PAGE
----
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Telephone-based cognitive screening for stroke patients in china

Published online by Cambridge University Press:  17 April 2015

Xiangliang Chen
Affiliation:
Department of Neurology, Jinling Hospital, Medical School of Nanjing University, Nanjing, China
Xinying Fan
Affiliation:
Department of Neurology, Jinling Hospital, Medical School of Nanjing University, Nanjing, China
Lingling Zhao
Affiliation:
Department of Neurology, Jinling Hospital, Medical School of Nanjing University, Nanjing, China
Lihui Duan
Affiliation:
Department of Neurology, Jinling Hospital, Medical School of Nanjing University, Nanjing, China
Zhaojun Wang
Affiliation:
Department of Neurology, Jinling Hospital, Medical School of Nanjing University, Nanjing, China
Yunfei Han
Affiliation:
Department of Neurology, Jinling Hospital, Southern Medical University, Nanjing, China
Qiliang Dai
Affiliation:
Department of Neurology, Jinling Hospital, Medical School of Nanjing University, Nanjing, China
Dezhi Liu
Affiliation:
Department of Neurology, Jinling Hospital, Medical School of Nanjing University, Nanjing, China
Xiaohao Zhang
Affiliation:
Department of Neurology, Jinling Hospital, Medical School of Nanjing University, Nanjing, China
Zhonglun Chen
Affiliation:
Department of Neurology, Jinling Hospital, Southern Medical University, Nanjing, China
Yunyun Xiong
Affiliation:
Department of Neurology, Jinling Hospital, Medical School of Nanjing University, Nanjing, China
Xinfeng Liu*
Affiliation:
Department of Neurology, Jinling Hospital, Medical School of Nanjing University, Nanjing, China
*
Correspondence should be addressed to: Prof. Xinfeng Liu Department of Neurology, Jinling Hospital, Medical School of Nanjing University, Nanjing, 210002, Jiangsu, China. Phone: 86-25-84801861; Fax: 86-25-84866453. Email: xfliu2@vip.163.com.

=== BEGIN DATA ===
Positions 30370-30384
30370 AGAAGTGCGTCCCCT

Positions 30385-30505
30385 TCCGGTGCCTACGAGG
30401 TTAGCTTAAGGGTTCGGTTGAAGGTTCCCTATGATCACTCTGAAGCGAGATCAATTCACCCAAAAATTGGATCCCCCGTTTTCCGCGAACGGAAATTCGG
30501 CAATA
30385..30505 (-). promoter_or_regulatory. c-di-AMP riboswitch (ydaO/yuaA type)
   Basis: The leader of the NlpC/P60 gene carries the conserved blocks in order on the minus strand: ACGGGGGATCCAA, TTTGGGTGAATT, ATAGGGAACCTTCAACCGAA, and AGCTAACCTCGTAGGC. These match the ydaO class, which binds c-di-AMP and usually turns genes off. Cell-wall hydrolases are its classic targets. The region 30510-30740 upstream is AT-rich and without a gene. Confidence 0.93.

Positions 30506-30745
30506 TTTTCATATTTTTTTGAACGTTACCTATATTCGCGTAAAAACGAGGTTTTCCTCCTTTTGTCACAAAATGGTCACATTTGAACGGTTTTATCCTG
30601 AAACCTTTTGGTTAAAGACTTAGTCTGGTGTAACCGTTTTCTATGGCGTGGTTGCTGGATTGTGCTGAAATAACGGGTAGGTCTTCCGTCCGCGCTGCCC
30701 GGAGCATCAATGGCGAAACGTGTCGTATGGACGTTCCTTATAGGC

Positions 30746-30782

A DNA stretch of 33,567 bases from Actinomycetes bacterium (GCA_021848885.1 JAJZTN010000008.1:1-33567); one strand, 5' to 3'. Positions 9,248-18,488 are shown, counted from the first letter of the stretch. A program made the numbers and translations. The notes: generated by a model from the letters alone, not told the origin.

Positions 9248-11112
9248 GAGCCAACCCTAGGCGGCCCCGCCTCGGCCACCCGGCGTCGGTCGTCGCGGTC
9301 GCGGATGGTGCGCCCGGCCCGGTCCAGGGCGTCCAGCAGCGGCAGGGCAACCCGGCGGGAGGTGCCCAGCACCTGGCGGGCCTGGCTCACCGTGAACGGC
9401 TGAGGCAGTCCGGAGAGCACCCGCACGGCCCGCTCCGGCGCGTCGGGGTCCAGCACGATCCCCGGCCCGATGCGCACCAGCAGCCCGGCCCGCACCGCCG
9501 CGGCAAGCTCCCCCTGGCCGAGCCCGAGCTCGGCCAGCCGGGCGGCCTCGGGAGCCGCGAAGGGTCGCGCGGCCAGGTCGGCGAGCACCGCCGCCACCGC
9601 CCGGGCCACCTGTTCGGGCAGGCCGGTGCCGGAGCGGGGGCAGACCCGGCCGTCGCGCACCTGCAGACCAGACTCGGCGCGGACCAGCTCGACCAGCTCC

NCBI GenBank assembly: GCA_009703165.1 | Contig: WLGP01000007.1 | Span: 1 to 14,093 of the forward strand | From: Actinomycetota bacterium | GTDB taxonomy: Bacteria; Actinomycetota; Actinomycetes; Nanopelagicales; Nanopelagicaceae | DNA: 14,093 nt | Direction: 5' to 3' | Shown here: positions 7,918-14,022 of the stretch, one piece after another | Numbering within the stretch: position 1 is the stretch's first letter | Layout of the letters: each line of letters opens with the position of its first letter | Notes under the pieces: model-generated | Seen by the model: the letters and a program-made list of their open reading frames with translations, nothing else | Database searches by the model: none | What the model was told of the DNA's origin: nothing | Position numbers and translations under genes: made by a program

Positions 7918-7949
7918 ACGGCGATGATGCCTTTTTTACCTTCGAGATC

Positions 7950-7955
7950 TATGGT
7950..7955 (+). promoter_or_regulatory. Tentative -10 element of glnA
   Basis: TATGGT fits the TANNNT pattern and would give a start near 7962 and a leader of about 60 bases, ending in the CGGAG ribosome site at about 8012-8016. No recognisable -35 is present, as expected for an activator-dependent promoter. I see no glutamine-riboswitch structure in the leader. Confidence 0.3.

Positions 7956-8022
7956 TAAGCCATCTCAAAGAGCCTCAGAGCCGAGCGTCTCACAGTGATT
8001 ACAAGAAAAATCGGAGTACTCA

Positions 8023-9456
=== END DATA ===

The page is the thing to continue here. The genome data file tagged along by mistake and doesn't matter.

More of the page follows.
Abstract

Background:

Valid telephone assessment for cognitive impairment is lacking in stroke settings. We investigated the feasibility and validity of the 5-minute National Institute of Neurological Disorders and Stroke and Canadian Stroke Network (NINDS-CSN) protocol and six-item screener (SIS) in stroke patients by telephone administration.

Methods:

Patients were assessed with a comprehensive face-to-face neuropsychological assessment after three months of stroke onset, followed by the 5-minute NINDS-CSN protocol (30 points) and SIS (6 points) at least one month later. Administration time was recorded for the telephone tests. Validity of both tests was determined using the area under the receiver operating characteristics curve (AUC).

Results:

Eighty-nine patients (age, 62.9 ± 8.6 years; male, 65.2%) received a face-to-face assessment and 80 completed telephone tests. The time required to administer the 5-minute NINDS-CSN protocol was 4.3 ± 1.0 minutes, and SIS 57.3 ± 17.7 seconds. Validity of detecting cognitive impairment as assessed by AUC was 0.86 (95% CI, 0.78–0.94) for 5-minute NINDS-CSN protocol, and 0.74 (95% CI, 0.63–0.85) for SIS. Sensitivity and specificity were optimal with the cut-off values of 23.5/24 for the 5-minute NINDS-CSN protocol, and 4/5 for SIS.

Conclusions:

Both the telephone-based 5-minute NINDS-CSN protocol and SIS were feasible and valid in screening cognitive impairment after stroke in China.

Type
Research Article
Copyright
Copyright © International Psychogeriatric Association 2015 

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